In the past we have mentioned how terms and conditions are not things we “agree” to, but things that are forced on us whether we like it or not. Some people were appalled that we compared this situation to slavery, but they misunderstood. We did not compare it to slavery: we called it slavery, which is quite different. We said not that it is like slavery, but that it actually is slavery. We implied that forcing us to agree to terms that, in word count, often amounted to the size of a substantial book showed a complete contempt for the users on whom these conditions were being imposed.

But is that fair? “Never attribute to malice that which is adequately explained by stupidity,” as the proverb known as “Hanlon’s Razor” has it. Perhaps the multiplication of verbiage is simply the result of a long series of small individual decisions made by lawyers and managers, none of whom really intended to make it impossible to read the terms and conditions.

Let us then look at an example. Samsung is one of the world’s largest purveyors of mobile phones. In order to use their mobile phones, you have to agree to the terms and conditions. Dr. Boli thought he might, as an exercise, see how many words he was agreeing to if he used a Samsung phone. The first section of the agreement came to 16,839 words. That was the general agreement. Like relativity, though, your theoretical agreement is divided into general and special theories. There is a separate agreement for each component of the software that Samsung places on the phone. Tapping the link to the first of those agreements brought up this screen, which, we remind you, displays the terms and conditions specifically for a component of a mobile device. It is displayed here as close to actual size as possible, considering that device screens have unpredictably different resolutions, and we might add that this is a picture of a larger-than-average mobile-phone screen.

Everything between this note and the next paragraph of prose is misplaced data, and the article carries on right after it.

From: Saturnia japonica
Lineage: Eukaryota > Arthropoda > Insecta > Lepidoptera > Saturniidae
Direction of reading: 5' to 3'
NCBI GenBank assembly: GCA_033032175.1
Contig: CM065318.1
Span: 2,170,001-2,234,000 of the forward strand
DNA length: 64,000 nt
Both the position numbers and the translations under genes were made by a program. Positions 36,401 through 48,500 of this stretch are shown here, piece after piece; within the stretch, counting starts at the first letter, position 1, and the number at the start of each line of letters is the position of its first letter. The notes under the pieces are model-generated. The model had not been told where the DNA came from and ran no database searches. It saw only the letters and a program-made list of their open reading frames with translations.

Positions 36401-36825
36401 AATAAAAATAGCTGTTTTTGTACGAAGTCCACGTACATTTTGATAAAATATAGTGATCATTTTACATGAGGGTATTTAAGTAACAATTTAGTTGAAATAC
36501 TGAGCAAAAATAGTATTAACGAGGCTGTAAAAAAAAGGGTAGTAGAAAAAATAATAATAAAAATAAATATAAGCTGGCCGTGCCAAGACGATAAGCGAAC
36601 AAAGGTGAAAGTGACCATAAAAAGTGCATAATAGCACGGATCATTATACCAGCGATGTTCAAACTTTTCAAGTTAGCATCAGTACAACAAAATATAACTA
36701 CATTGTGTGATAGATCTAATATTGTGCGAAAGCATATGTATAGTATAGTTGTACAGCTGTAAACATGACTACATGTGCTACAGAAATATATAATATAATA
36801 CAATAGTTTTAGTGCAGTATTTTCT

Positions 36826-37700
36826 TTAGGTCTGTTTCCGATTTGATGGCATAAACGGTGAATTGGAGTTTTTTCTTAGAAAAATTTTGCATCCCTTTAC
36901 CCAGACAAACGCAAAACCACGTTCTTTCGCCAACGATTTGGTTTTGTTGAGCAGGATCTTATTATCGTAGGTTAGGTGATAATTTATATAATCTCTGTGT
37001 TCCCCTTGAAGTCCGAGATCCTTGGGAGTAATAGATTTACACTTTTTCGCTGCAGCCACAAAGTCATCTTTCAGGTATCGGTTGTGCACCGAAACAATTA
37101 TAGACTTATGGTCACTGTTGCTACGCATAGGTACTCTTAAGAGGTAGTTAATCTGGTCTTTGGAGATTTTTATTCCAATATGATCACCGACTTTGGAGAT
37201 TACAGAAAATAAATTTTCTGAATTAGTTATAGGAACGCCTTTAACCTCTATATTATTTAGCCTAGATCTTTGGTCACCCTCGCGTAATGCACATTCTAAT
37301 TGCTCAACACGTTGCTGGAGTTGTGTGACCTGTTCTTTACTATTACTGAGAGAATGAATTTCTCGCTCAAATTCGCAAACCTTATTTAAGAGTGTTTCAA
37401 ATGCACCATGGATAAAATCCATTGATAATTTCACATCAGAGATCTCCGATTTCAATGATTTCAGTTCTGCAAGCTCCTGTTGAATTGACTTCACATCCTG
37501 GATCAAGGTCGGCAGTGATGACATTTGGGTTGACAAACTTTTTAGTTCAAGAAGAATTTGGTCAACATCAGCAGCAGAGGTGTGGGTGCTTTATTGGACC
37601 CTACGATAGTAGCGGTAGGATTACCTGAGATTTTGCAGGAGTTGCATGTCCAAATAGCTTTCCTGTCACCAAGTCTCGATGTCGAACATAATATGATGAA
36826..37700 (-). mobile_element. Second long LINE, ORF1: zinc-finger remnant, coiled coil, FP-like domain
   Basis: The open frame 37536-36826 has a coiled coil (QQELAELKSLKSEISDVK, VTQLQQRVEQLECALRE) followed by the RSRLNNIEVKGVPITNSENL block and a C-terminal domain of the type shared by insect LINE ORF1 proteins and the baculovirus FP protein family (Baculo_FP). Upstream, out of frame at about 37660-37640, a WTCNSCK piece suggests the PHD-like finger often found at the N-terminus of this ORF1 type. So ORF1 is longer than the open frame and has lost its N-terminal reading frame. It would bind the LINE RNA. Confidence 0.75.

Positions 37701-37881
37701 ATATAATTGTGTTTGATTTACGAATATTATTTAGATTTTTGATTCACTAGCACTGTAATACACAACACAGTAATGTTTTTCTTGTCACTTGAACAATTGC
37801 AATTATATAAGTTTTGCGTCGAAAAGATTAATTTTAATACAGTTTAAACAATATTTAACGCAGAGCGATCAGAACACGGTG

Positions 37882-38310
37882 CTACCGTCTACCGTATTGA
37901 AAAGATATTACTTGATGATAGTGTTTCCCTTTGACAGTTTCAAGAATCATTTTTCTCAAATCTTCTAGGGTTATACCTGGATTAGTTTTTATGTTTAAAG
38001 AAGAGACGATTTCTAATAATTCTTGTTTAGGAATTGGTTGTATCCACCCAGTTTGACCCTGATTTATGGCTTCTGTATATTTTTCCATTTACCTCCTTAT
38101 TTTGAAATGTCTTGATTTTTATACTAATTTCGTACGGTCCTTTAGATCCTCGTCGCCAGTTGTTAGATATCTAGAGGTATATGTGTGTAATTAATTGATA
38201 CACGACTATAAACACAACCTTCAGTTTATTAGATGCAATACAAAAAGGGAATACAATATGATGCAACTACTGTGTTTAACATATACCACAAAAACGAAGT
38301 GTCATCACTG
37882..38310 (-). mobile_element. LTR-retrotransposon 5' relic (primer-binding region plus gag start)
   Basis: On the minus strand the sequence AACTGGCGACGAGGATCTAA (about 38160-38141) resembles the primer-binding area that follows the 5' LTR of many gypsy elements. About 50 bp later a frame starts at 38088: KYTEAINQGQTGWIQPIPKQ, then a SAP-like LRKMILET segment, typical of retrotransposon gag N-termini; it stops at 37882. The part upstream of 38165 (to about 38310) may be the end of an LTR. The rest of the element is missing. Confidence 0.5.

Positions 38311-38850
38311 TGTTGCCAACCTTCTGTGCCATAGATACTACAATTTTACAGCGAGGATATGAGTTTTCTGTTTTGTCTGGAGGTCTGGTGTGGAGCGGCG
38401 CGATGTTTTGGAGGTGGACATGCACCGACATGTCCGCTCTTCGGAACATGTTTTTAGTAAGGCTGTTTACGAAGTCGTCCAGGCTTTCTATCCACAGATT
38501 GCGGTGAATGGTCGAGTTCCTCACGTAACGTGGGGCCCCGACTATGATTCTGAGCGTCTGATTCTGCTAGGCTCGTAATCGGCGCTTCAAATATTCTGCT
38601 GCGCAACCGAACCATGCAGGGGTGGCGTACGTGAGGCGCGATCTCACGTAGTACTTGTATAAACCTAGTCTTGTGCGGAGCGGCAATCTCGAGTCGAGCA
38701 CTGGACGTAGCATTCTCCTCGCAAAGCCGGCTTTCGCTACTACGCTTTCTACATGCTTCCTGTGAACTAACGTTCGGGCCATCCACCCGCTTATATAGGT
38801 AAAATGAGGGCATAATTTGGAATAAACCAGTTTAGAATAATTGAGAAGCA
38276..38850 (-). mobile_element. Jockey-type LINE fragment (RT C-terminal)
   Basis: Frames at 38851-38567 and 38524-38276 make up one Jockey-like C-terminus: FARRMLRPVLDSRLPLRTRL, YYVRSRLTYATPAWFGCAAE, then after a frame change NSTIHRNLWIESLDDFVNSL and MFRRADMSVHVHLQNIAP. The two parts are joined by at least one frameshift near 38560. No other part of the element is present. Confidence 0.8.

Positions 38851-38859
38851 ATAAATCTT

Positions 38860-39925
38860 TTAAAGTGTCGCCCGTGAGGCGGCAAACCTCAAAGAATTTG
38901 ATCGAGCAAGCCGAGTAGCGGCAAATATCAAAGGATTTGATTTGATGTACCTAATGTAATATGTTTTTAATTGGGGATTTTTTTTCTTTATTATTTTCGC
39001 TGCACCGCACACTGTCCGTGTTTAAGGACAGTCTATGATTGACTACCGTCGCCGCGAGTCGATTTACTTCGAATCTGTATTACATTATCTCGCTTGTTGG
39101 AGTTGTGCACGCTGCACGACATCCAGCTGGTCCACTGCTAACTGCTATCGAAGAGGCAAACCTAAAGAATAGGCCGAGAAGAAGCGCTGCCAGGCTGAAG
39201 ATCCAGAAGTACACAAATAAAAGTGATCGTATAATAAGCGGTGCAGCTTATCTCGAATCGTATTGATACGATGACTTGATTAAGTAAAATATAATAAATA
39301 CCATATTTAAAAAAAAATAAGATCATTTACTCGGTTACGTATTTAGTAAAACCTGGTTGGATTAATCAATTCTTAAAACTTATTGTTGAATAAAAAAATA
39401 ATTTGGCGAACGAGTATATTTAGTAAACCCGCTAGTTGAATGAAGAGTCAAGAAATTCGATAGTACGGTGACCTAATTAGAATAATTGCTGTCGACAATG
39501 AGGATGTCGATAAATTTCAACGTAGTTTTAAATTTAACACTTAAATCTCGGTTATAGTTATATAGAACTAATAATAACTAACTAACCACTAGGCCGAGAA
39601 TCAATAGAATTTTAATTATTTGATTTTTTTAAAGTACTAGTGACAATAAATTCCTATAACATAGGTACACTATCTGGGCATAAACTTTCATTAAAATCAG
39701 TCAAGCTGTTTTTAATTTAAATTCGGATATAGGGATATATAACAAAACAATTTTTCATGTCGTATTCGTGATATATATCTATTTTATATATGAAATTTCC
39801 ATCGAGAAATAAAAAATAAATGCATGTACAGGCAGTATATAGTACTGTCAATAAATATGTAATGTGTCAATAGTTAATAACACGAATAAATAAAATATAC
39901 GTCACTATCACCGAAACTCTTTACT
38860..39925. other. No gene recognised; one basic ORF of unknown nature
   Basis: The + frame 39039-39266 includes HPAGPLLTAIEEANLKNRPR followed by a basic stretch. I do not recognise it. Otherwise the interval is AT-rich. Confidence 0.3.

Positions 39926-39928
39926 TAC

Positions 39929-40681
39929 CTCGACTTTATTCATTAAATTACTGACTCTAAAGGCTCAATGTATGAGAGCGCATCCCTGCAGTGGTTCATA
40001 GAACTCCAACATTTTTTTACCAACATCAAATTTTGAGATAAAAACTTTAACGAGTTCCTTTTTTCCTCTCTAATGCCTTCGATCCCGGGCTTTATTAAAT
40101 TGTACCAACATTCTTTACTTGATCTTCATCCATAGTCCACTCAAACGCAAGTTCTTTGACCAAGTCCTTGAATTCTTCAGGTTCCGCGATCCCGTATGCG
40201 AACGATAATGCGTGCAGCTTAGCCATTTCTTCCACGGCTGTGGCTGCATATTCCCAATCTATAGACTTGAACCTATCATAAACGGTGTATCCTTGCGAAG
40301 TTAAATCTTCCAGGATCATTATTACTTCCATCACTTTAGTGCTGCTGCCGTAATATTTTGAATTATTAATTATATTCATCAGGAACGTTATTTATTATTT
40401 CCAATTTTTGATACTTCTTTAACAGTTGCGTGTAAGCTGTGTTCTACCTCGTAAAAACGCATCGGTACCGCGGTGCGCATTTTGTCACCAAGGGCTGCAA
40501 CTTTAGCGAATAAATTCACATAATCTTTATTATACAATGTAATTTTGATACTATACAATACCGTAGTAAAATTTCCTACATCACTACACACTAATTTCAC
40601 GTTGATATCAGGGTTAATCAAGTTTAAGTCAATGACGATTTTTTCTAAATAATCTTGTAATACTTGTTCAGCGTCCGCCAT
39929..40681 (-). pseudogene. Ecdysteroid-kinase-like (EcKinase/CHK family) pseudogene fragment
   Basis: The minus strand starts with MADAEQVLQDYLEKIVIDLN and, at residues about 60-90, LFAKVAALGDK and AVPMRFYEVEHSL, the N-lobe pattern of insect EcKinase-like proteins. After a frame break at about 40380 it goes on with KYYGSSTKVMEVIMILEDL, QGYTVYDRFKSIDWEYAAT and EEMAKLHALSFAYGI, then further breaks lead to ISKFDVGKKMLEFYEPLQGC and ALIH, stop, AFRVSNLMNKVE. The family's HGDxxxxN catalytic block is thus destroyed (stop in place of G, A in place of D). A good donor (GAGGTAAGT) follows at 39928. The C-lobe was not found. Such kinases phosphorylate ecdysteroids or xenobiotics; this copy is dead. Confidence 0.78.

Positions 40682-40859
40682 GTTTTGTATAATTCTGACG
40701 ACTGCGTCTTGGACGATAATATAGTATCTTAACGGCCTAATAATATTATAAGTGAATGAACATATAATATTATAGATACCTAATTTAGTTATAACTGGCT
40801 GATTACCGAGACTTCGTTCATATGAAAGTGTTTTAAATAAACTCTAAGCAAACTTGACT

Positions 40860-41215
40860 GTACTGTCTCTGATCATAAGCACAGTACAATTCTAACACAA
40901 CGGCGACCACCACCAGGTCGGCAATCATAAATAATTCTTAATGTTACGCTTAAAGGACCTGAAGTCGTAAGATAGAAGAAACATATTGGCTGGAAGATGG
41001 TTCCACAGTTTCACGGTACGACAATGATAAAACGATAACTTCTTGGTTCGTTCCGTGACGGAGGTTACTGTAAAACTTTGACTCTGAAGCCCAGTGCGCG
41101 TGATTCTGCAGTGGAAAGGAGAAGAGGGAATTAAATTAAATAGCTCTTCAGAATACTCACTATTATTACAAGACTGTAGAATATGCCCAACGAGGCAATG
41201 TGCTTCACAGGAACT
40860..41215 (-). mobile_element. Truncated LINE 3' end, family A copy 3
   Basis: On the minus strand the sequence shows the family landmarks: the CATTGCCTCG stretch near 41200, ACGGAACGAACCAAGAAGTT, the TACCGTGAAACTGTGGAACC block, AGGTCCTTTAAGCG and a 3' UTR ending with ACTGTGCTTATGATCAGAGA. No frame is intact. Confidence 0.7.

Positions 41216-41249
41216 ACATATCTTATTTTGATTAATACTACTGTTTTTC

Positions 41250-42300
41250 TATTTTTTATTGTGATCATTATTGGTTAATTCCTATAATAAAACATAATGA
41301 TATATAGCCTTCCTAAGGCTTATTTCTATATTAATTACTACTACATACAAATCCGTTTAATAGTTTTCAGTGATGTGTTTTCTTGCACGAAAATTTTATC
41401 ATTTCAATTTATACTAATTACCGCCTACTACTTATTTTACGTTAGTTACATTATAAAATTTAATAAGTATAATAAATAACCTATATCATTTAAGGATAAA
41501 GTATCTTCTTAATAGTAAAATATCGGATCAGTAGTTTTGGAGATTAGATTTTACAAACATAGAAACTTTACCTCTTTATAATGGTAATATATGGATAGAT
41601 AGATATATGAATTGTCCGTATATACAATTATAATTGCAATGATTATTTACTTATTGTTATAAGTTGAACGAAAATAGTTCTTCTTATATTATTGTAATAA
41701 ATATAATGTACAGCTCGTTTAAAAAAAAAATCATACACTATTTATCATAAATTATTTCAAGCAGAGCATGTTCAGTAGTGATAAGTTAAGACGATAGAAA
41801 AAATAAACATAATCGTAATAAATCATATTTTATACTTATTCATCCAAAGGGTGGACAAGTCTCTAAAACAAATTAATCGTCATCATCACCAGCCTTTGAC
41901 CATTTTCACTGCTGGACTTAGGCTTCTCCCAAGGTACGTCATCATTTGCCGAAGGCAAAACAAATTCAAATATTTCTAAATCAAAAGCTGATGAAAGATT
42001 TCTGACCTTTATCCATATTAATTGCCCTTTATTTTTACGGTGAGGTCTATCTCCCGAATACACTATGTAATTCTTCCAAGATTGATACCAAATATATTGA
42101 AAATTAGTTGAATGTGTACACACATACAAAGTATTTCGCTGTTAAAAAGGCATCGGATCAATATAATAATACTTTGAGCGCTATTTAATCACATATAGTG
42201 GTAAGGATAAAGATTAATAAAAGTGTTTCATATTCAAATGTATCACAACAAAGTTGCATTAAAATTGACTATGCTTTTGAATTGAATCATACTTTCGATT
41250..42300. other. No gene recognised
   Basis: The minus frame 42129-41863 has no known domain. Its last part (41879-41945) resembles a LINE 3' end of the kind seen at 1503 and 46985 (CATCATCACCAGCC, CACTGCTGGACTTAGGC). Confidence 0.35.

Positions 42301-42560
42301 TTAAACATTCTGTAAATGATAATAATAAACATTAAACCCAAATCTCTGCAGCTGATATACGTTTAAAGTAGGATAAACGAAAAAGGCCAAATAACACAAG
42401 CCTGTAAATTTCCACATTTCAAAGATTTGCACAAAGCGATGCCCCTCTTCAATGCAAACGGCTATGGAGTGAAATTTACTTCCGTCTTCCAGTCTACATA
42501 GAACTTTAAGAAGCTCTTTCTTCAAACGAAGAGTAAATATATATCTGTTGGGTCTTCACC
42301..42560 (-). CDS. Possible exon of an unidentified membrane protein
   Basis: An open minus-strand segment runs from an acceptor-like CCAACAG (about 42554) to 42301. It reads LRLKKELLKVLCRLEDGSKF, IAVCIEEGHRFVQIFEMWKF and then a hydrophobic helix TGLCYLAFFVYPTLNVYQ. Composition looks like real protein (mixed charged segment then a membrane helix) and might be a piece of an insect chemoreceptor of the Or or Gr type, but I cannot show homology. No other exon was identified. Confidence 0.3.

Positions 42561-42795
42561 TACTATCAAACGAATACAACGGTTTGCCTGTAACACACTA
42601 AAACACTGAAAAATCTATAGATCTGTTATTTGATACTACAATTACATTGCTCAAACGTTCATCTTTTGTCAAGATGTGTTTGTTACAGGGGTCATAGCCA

If you can’t see this image, all you’re missing is a grey cloud of invisibly tiny text.

We should note that the text does not flow: the line breaks are fixed. The only way to read this text (which goes on for quite a few more screens’ worth) is to enlarge it, and then move the enlargement back and forth to read the beginning, middle, and end of each line. To make it even barely legible if you have perfect vision, you will have to enlarge it enough that only about a third of each line will be visible at a time; so you will have to move the enlargement a minimum of three times to read one line. Multiply that by the number of lines in this screen, and multiply that by the dozen or so screens’ worth of text in this document.

Dr. Boli, on this evidence, rests his case, and believes the defendant corporation stands convicted of contempt by its own testimony.